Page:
What has Changed in the GAA in Four Months?

Admin —  October 18, 2013

Statement by TUV leader Jim Allister:

“Peter Robinson’s address to the GAA last night illustrates just how far the DUP have departed from many ordinary Unionists. I think Jim Wells was probably more in tune with the mood on the ground when, in September 2010, he said Unionists where “being made to feel isolated and under siege in their own homes” because of the display of GAA regalia throughout Co Down. What a shift there has been even since June of this year when DUP MEP Diane Dodds described the award of the EU’s European Citizens’ Prize to the GAA as “premature” because “many in Northern Ireland see the GAA as a political organisation as much as a sporting one.”

“Yet last night Peter Robinson was addressing a dinner celebrating the efforts of the GAA to build community relations!

“Why was it wrong for the GAA to receive a reward for building “cross-border cooperation within the EU or promote better mutual understanding and closer integration between citizens and member states” in June but correct for the DUP leader to address an event which acknowledged the supposed efforts of the Gaelic Athletic Association to forge better community relations in October?

“Just what has changed in the GAA in the past four months? Does Mrs Dodds now believe that what she said in June was wrong or does she agree with her party leader’s attendance at an event which lauded the GAA in a similar fashion to the European Citizens’ Prize?

“The rules of the GAA as carried today on the organisation’s website are clear. The following are quotes from the forward:

“Those who play its games, those who organise its activities and those who control its destinies see in the G.A.A. a means of consolidating our Irish identity. The games to them are more than games – they have a national significance”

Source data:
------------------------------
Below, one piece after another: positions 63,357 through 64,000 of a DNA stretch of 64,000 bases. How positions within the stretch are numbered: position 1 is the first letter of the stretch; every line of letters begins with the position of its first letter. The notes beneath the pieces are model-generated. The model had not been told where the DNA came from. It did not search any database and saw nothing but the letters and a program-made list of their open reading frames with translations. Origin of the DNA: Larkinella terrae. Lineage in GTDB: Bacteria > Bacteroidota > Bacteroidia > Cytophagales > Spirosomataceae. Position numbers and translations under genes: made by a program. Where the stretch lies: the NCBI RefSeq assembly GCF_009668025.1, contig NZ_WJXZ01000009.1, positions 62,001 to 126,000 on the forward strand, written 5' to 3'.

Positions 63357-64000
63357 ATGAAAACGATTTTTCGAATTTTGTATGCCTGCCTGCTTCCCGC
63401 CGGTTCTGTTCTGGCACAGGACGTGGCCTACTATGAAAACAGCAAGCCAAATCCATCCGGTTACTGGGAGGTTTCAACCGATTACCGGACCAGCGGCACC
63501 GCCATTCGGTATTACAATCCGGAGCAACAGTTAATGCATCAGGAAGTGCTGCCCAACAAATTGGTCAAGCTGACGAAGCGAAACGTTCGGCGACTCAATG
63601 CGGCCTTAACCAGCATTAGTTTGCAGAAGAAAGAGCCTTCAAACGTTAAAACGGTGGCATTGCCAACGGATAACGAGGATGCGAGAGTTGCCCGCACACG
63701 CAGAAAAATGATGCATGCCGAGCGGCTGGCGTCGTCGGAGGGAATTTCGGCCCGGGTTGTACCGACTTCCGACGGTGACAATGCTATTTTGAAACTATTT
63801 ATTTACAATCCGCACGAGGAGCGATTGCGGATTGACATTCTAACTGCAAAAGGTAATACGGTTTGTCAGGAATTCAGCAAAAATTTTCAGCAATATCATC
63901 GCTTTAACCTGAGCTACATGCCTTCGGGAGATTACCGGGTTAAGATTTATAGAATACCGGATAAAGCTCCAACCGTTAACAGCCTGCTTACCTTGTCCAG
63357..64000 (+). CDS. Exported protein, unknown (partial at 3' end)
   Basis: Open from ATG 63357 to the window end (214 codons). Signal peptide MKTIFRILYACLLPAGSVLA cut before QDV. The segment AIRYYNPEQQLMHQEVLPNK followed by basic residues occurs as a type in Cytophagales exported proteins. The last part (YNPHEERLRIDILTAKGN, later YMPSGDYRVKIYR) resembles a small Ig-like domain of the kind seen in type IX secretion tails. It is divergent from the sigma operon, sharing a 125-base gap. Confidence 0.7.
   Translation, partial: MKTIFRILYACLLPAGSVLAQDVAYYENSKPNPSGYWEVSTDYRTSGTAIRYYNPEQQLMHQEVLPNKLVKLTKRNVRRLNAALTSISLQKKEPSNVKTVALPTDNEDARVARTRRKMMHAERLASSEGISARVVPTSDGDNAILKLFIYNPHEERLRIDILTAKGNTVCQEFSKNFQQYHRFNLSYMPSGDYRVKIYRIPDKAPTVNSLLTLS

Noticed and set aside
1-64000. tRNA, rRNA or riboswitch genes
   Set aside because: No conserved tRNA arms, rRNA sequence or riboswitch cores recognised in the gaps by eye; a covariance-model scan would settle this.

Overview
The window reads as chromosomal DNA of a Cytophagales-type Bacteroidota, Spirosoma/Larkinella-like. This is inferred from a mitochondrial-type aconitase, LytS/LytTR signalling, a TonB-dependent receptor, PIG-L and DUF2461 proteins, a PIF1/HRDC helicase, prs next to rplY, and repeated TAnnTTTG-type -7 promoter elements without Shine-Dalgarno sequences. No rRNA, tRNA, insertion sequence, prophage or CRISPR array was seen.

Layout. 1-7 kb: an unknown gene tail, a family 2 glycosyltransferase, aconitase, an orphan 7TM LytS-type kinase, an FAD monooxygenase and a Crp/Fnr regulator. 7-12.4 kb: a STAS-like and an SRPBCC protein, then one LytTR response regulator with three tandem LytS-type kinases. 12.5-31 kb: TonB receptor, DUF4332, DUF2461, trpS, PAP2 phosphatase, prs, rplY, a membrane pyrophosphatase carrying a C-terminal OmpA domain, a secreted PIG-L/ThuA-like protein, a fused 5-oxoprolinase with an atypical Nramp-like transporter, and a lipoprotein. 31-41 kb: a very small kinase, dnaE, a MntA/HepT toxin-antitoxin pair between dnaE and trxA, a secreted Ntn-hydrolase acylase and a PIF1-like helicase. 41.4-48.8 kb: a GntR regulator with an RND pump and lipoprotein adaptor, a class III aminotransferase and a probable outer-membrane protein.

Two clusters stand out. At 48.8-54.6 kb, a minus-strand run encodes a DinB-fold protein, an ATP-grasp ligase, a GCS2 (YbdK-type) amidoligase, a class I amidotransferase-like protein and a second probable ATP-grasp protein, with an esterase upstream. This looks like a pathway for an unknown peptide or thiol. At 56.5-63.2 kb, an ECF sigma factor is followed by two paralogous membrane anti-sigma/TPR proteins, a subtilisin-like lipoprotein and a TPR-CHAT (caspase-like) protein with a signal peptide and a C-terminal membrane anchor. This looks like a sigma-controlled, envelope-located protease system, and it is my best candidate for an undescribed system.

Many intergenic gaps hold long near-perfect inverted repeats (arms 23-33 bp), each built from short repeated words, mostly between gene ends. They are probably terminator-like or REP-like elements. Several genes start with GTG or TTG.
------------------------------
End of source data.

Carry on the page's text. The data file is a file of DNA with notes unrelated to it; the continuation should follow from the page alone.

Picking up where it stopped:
“Since she has not control over all the national territory, Ireland’s claim to nationhood is impaired.”

“Today, the native games take on a new significance when it is realised that they have been a part, and still are a part, of the Nation’s desire to live her own life, to govern her own affairs.”

“Rule 1.2 reads: “Basic Aim The Association is a National Organisation which has as its basic aim the strengthening of the National Identity in a 32 County Ireland through the preservation and promotion of Gaelic Games and pastimes.”

“In recent days a GAA club in Tyrone distributed medals to Under 12s featuring an IRA terrorist. At the time a spokesman for the GAA’s Ulster Council said: “The Ulster Council has no comment to make until we receive official notification from the individual involved.”

“A year later the GAA had still not responded to a number of letters about the issue from UUP MLA Sandra Overend.

“We still have the Kevin Lynch hurling club, and events named after terrorists such as Joe Cahill, Mairead Farrell, Martin Hurson, Michael McVerry as well as a large number of others.”

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